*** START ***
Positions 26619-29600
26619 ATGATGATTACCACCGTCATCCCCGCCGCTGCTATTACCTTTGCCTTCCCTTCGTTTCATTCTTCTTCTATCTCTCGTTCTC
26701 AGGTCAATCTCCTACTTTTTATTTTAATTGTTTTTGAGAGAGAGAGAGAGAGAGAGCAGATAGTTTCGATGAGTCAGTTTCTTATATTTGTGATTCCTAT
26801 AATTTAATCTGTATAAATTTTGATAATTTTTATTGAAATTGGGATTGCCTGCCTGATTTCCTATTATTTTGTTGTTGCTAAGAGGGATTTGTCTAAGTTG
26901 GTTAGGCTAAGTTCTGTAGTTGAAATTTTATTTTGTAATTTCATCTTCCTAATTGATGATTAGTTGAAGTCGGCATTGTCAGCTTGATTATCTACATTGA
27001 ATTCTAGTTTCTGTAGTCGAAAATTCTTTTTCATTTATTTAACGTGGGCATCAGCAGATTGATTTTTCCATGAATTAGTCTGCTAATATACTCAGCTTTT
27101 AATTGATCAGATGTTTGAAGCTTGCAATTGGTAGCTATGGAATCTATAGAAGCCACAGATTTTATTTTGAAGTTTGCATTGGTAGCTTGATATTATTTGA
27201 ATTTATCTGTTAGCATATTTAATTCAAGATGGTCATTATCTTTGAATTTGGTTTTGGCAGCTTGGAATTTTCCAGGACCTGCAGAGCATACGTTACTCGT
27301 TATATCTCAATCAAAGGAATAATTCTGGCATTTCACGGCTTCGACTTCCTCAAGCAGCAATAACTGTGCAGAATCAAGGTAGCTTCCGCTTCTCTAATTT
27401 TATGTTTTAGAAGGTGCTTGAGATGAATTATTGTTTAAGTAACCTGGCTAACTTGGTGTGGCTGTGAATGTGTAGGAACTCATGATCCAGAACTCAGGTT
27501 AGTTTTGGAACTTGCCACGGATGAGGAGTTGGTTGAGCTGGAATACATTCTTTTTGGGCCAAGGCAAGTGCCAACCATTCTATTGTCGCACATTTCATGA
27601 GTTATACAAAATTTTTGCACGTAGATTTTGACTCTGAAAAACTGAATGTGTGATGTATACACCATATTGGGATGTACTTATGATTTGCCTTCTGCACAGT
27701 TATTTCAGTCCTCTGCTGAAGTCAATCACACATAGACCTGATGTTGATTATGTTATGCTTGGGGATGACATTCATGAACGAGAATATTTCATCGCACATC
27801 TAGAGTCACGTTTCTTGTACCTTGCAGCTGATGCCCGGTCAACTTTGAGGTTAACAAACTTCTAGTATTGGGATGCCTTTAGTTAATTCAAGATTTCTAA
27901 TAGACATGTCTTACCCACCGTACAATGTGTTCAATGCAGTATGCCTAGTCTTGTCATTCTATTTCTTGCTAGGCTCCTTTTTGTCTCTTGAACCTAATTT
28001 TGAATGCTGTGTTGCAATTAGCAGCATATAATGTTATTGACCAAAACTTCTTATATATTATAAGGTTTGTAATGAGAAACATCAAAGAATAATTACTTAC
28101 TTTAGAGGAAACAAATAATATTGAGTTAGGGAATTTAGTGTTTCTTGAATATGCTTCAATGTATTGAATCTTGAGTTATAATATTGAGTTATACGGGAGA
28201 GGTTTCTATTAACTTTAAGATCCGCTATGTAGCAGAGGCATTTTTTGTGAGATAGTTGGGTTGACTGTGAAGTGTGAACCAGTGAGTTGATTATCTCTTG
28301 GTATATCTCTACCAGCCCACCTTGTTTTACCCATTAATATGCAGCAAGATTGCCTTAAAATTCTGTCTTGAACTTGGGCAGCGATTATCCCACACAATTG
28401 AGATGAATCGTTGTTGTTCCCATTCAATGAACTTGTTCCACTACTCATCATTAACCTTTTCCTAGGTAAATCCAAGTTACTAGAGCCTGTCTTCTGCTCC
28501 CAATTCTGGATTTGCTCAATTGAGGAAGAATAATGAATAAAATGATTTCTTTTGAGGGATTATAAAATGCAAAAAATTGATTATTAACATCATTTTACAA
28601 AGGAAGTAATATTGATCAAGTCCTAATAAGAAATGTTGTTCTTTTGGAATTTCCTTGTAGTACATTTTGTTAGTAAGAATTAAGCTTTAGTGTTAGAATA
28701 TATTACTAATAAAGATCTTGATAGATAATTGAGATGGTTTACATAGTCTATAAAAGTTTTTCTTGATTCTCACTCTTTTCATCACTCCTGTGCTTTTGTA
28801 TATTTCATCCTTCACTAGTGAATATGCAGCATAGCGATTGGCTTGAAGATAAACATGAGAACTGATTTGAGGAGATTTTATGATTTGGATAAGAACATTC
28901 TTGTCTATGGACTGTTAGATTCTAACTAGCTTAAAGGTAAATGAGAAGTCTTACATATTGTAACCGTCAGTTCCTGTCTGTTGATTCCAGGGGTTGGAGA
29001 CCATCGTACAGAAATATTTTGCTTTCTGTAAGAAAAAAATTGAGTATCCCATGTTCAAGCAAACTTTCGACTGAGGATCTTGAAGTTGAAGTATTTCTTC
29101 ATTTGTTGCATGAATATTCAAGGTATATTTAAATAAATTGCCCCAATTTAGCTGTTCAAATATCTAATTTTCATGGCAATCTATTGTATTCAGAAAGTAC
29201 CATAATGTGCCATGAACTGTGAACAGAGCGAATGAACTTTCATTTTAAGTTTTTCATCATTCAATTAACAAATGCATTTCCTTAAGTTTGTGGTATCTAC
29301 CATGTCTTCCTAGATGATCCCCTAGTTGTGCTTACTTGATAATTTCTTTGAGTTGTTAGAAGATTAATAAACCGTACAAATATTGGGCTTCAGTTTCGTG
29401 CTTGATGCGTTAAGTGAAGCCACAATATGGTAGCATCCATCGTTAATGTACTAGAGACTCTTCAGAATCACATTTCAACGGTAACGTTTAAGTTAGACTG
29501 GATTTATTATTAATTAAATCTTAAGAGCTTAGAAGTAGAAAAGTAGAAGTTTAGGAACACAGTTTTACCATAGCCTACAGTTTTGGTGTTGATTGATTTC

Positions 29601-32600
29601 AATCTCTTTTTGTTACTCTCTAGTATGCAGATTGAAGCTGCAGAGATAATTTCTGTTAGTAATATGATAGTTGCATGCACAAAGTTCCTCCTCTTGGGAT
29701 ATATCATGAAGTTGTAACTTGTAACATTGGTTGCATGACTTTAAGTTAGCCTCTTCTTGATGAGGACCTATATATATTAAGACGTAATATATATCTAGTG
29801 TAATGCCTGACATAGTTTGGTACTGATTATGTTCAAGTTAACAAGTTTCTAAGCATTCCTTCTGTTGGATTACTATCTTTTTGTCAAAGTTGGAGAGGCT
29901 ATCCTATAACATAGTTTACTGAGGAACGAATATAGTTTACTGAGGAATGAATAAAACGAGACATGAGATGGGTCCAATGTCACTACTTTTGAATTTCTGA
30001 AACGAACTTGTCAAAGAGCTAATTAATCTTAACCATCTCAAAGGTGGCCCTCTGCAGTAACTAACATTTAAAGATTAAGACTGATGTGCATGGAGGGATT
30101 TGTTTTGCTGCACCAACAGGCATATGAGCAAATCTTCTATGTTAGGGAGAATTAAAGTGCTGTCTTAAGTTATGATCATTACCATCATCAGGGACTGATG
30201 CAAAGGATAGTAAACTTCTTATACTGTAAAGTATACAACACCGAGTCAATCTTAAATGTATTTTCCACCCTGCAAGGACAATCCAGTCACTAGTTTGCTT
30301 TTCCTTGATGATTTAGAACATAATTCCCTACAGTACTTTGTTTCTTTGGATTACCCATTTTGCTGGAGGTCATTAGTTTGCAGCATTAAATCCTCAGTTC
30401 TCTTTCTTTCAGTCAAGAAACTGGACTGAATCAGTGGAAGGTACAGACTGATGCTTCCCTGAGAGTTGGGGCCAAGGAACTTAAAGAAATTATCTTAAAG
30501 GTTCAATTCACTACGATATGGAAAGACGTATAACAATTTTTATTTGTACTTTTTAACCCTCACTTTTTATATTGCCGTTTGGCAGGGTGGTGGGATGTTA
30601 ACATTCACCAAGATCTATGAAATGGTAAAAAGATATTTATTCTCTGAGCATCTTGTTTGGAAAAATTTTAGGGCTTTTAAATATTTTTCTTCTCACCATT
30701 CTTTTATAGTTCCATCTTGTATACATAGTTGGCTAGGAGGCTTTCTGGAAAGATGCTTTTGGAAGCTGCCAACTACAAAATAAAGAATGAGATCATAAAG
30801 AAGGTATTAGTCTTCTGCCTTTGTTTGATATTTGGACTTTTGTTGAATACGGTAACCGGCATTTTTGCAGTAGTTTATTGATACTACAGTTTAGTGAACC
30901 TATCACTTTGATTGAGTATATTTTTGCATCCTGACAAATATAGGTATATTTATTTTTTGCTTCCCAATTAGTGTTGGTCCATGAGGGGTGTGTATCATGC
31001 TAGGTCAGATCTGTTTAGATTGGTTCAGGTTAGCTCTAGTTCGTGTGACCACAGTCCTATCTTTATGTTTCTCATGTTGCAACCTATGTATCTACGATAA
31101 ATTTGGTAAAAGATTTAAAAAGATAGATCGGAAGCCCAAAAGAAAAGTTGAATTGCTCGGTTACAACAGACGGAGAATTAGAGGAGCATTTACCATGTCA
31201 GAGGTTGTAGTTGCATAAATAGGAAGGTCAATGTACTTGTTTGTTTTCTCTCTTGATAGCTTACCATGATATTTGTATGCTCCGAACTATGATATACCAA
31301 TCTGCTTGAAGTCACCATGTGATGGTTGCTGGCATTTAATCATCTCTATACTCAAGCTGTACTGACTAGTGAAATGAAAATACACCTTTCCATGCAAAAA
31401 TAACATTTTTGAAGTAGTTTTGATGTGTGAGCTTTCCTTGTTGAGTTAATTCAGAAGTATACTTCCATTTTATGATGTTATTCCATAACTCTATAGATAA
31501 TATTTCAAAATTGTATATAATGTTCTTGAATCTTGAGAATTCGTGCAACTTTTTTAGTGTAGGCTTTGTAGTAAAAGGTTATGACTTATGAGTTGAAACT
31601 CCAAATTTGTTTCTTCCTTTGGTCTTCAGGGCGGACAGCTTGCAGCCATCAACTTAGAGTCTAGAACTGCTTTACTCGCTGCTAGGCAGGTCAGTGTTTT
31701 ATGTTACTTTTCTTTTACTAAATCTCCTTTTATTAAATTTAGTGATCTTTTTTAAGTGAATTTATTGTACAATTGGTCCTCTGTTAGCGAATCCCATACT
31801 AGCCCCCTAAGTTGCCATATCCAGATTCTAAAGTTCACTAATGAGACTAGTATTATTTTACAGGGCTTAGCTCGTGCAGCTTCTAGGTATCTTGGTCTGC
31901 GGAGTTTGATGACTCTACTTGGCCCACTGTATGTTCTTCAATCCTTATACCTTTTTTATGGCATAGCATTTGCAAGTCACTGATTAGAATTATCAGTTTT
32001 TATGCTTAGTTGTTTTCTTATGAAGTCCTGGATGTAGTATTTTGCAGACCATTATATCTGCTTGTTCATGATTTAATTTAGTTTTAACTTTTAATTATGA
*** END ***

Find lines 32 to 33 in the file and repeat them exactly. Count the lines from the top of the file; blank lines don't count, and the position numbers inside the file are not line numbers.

Positions 29601-32600
29601 AATCTCTTTTTGTTACTCTCTAGTATGCAGATTGAAGCTGCAGAGATAATTTCTGTTAGTAATATGATAGTTGCATGCACAAAGTTCCTCCTCTTGGGAT